This is a most fascinating book. Barbara turns out to be Mabel Osgood Wright. She had already written many other nature-related books using her real name before she wrote this book, but for some reason, she thought this book and a couple of other gardening related books would sell better if people didn't know she wrote them.
The welcome from the book makes me think of a literature class in high school. I can just imagine a teacher peering over her glasses looking at all of us and asking "What did Barbara mean by this welcome statement?"
But perhaps what the teacher should really ask is is, "What does "The Garden, You, and I" refer to?" By doing so, she could make sure everyone had at least read through page 21 where Barbara/Mabel writes that "the garden, you, and I" is the name she and her friend gave to a "horticulture society of only three members" that they had just formed. Barbara/Mabel was designated the recording secretary, meaning she would write the book with the same title.
That made me think of the Green Bandana Garden Club, and how I've left some loose ends regarding that. I think now it is time to wrap that up and reveal once and for all the true nature of the club, what it means to belong, and just how one becomes a member.
It might be best to start with a recap, going back to the first event, when I found a green bandana hanging from a tree in the garden. The next day, I wrote a letter to Hortense Hoelove to find out if she knew about this club.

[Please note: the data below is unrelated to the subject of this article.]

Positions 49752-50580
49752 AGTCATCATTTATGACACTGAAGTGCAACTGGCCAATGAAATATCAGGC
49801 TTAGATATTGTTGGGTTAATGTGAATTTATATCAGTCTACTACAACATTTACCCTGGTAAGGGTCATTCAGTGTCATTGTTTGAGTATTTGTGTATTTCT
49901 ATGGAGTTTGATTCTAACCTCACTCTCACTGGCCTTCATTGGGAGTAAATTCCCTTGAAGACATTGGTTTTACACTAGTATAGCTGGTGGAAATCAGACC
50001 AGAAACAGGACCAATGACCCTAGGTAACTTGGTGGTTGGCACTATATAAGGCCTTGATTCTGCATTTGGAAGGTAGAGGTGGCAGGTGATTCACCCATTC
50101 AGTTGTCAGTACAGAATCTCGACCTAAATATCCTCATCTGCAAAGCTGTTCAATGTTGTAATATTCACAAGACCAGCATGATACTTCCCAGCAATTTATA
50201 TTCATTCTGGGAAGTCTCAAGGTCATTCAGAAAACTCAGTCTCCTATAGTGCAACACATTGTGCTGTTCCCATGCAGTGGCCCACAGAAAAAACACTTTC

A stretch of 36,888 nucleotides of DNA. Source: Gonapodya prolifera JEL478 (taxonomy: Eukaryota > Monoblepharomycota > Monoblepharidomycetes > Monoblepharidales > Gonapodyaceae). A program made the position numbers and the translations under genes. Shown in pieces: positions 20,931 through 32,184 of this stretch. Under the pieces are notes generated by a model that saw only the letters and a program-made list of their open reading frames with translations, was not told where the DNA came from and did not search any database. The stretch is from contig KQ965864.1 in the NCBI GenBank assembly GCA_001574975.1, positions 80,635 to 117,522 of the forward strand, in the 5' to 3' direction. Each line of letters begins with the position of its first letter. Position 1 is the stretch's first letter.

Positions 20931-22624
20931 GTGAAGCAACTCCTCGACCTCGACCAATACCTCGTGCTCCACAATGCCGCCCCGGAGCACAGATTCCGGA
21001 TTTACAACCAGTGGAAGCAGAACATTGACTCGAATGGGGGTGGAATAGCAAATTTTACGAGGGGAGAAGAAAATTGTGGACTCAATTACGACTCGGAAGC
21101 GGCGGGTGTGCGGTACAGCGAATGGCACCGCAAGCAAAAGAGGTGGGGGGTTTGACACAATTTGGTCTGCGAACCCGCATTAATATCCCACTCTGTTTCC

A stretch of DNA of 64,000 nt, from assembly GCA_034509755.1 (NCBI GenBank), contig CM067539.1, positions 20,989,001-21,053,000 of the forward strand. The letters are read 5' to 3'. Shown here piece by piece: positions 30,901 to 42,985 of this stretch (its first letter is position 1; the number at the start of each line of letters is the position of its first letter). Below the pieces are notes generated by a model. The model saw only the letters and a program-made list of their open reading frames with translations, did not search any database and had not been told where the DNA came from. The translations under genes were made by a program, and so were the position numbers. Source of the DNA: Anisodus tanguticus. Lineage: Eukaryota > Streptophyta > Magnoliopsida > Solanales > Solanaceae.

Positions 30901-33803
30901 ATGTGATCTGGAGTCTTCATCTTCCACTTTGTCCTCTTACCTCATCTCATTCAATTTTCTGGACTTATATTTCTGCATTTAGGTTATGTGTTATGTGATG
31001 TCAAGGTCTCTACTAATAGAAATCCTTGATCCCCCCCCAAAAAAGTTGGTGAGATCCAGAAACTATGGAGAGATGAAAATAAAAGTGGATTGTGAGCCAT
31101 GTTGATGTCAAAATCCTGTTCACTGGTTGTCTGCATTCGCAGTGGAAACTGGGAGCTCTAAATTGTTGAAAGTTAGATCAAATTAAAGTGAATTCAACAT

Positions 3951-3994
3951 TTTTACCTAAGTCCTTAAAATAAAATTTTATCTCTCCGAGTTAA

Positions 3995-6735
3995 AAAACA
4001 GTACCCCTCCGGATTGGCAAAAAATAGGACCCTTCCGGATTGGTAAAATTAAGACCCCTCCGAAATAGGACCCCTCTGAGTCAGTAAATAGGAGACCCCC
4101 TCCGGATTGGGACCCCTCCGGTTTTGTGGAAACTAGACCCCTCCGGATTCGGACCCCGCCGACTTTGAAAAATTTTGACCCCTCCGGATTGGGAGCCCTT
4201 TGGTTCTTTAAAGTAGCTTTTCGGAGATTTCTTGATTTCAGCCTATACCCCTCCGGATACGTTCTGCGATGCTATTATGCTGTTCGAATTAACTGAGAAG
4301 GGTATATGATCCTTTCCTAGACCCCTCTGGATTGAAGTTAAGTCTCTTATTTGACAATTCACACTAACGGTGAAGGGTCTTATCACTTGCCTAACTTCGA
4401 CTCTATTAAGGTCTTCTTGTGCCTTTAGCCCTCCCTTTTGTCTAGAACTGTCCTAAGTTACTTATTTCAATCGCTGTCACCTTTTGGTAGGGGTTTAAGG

Hortense wrote back, but provided just a tease of information, if anyone can even imagine someone doing that. I wrote her back and practically begged for more information on this Green Bandana Garden Club.
Hortense wrote back again and I responded. She told me to look in an old gardening book for more information! I had no idea which book to look in. Exasperated with Hortense, I decided to follow up with Dr. Hortfreud to find out if she knew more.
Dr. Hortfreud then wrote me back because she wasn't quite sure what I expected from her.
It was all a bit of a mess, meaning I was making it up as I went along and didn't know where to go with it. I felt like I was running around the garden, reading through old gardening books and not coming up with any additional information or ideas about the Green Bandana Garden Club.
That is, I didn't have any additional information or ideas until I started to read "The Garden, You, and I".
There are many of us who "give from our pockets as we may", meaning we spend more than the average person on our gardens. "From the brain much" implies that we put a lot of thought into our gardens. "From the heart all" means that we are passionate about our plants and gardens, too. We go about our obsession, thinking perhaps we are the only one.
But we are not alone. We just don't always know who else is in this society, this club of garden obsessions. That's what the Green Bandana Garden Club is for, to tell us who is really in this horticultural society of "The Garden, You, and I".
You join simply by acquiring a green bandana and carrying it with you. It really is that simple. Then others will see the green bandana that you have and know that you are one of those who "treading the garden path have no thought of material gain; rather must they give, -- from the pocket as they may, -- from the brain much, -- and from the heart all, -- if they would drink in full measure this pure joy of living."